Friday, December 14, 2012
Cohon Visits Alumni; Celebrates New Partnership in ChinaDuring a whirlwind 12-day Asian tour of eight cities, President Jared L. Cohon met with alumni and introduced a new Carnegie Mellon tradition. At each stop, guests toasted with Quaichs, pronounced "quakes," which are small, two-handled drinking vessels native to Scotland. Hosts would keep Quaichs in their homes to welcome guests or bid them farewell.
The recent trip included stops in Beijing, Guangzhou, Hong Kong, Shanghai, Singapore, Taipei, Tokyo and Seoul. During a trip to Asia last February, Cohon received an honorary degree from the Korean Advanced Institute of Science and Technology (KAIST) in Daejeon, Korea.
The university has much to celebrate, including a new College of Engineering (CIT) partnership in China.
CMU Joins Sun Yat-senA new joint graduate engineering program, the Joint Institute of Engineering, is being developed by CMU and Sun Yat-sen University in Guangzhou, China. A Nov. 12 ceremony celebrated the partnership and launched the Shunde International Joint Research Institute (JRI) with Shunde District, Foshan City, as a complement program of the JIE.
"We are honored to partner with Sun Yat-sen University, as its distinguished history and educational strengths make it one of China's leading institutions," Cohon said. "We look forward to bringing CMU's strengths in innovation, technology and creative problem solving to the institute, which we hope will be the beginning of a long and productive collaboration between our two universities."
SYSU President Xu Ningsheng, who led the program's ceremonial launch, said they selected CMU because its great academic and research reputation is well suited to China's vision of transitioning its economy from mass labor to technology-driven initiatives within the next decade and fostering future technology leaders with an innovative and entrepreneurial mindset.
The mission of the Joint Institute of Engineering (JIE) will be to further world-class education in engineering and perform cutting-edge research in China.
"This is a great opportunity for Carnegie Mellon to expand on its global presence. The education and research program will focus on many important areas so endemic to Carnegie Mellon to help build a top-notch engineering program in China," said Jimmy Zhu, the ABB Professor of Engineering and head of CMU's Data Storage Systems Center (DSSC), who is co-heading the new JIE.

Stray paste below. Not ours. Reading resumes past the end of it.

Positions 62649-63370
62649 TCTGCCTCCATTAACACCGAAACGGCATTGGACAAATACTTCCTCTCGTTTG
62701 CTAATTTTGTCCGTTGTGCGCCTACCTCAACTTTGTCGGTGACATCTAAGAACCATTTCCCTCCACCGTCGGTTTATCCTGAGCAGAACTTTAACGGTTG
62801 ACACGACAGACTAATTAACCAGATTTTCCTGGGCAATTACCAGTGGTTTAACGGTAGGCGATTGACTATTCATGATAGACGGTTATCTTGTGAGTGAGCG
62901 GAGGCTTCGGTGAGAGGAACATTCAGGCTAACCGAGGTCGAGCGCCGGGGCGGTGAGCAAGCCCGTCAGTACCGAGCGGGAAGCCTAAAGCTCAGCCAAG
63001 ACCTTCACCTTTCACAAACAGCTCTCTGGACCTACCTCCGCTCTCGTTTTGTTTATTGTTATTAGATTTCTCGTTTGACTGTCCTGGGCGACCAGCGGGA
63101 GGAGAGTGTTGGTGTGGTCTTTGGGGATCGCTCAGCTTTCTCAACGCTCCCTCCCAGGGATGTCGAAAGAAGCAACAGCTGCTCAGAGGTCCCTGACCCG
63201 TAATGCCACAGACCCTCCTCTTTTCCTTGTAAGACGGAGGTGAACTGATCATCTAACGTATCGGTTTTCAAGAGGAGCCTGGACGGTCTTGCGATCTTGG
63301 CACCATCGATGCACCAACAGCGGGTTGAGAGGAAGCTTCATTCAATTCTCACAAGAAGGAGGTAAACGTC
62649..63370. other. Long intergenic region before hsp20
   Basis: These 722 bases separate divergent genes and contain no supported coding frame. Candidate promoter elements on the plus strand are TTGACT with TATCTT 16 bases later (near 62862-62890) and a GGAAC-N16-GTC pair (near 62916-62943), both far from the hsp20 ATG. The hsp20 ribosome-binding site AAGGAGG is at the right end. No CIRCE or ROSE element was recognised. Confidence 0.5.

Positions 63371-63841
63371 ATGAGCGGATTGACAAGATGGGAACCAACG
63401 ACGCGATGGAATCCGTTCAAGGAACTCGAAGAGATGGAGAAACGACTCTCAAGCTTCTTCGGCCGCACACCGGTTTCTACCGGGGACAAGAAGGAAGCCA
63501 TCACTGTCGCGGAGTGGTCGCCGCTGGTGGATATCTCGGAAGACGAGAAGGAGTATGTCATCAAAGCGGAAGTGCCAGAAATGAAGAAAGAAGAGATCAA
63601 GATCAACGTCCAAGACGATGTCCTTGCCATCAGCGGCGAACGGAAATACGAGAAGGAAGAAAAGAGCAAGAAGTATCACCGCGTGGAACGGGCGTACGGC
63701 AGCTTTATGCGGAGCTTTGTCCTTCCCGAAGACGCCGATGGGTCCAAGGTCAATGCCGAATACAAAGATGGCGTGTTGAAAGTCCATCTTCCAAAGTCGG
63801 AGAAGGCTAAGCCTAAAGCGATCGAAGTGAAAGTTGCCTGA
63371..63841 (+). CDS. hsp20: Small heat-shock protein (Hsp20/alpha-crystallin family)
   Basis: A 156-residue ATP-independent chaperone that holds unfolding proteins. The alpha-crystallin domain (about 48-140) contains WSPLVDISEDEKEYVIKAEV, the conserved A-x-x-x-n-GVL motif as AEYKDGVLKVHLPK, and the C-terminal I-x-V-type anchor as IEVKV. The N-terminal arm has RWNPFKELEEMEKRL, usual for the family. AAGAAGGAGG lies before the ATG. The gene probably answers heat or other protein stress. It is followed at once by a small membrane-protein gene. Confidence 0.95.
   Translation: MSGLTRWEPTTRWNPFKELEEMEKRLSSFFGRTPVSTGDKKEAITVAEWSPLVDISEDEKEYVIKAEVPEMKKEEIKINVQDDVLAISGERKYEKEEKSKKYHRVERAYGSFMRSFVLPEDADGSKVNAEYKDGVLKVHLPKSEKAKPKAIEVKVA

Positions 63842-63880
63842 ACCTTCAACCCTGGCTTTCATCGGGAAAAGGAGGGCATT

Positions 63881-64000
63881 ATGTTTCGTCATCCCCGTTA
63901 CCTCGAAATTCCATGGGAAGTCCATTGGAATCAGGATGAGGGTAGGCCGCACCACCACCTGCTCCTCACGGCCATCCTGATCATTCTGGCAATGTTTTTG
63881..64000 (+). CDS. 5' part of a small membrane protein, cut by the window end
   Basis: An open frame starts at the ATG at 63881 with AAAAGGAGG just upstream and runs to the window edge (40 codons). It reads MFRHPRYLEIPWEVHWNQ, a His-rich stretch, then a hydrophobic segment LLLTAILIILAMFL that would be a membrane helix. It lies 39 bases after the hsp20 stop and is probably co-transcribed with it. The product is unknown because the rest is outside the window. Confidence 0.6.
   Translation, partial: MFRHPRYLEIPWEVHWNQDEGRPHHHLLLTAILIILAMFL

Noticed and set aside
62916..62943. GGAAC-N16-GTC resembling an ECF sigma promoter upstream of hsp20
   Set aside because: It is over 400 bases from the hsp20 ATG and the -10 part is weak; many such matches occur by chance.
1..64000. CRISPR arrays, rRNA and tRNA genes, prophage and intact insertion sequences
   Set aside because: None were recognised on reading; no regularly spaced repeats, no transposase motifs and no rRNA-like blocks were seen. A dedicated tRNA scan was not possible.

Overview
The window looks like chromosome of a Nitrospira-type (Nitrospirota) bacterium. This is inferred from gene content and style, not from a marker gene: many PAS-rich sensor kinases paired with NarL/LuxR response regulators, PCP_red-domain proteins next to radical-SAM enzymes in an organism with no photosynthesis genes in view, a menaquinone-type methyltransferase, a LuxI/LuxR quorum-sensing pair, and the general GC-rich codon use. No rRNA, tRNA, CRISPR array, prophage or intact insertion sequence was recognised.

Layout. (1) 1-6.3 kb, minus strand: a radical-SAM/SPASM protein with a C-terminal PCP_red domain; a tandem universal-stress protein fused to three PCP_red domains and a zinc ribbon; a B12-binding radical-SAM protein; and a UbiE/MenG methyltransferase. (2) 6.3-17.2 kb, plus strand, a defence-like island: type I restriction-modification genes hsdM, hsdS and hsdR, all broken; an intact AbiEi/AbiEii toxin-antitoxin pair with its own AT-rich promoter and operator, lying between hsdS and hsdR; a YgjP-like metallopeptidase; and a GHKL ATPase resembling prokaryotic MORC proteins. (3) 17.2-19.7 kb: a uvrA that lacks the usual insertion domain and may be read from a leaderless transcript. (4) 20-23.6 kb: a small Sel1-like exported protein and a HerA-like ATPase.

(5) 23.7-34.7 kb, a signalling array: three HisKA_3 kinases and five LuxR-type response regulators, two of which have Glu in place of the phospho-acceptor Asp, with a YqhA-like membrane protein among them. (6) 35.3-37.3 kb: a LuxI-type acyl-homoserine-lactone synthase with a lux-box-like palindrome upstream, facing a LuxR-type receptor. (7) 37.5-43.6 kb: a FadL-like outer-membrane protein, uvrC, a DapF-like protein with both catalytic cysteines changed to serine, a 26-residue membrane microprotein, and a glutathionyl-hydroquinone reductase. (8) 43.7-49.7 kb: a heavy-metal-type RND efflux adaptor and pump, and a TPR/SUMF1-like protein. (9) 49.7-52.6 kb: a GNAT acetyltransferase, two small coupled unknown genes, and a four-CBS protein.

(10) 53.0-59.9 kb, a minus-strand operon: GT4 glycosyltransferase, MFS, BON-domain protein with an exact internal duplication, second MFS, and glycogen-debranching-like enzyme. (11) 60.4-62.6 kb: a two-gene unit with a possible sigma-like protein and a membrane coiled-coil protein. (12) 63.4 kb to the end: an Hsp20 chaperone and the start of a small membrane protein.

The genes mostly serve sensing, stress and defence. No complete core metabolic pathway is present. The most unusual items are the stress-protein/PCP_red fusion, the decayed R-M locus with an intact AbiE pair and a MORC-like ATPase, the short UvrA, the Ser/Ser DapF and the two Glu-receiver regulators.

The SYSU community is excited to explore a new and effective model for engineering education with CMU.
"We hope that the future success of the JIE will form a new effective way in engineering education for SYSU," said Professor Li Wenjun, the assistant to the president of SYSU who will co-head the JIE effort with Zhu.
SYSU and its local community are expecting that the JIE and JRI will help local research communities and industries to carry out innovative research and product development, solving the practical engineering problems that will help lead local industry improvement.
SYSU is located about 100 miles northeast of important trade and economic centers like Hong Kong and Macau, giving it access to the Asia-Pacific region's most vital business hubs.
"We see this joint institute as a way to enhance engineering education in China, develop innovative engineering education programs and educate tomorrow's leaders," said Vijayakumar Bhagavatula, CIT interim dean.
CMU's relationship with China is longstanding, and the university has more than 800 alumni in China. In 1919, the university granted its first Ph.D. in civil engineering to Mao Yisheng, a pre-eminent engineer who designed China's two most famous bridges - the Qiantang River Bridge near Hangchow and the Yangtze River Bridge in Wuhan.
CMU President Jared L. Cohon shakes hands with SYSU President Xu Ningsheng in celebration of a new joint engineering program.
KAIST President Nam Pyo Suh (E'64, H'08) toasts fellow CMU alumni during an event in Seoul, Korea.
By: Piper Staff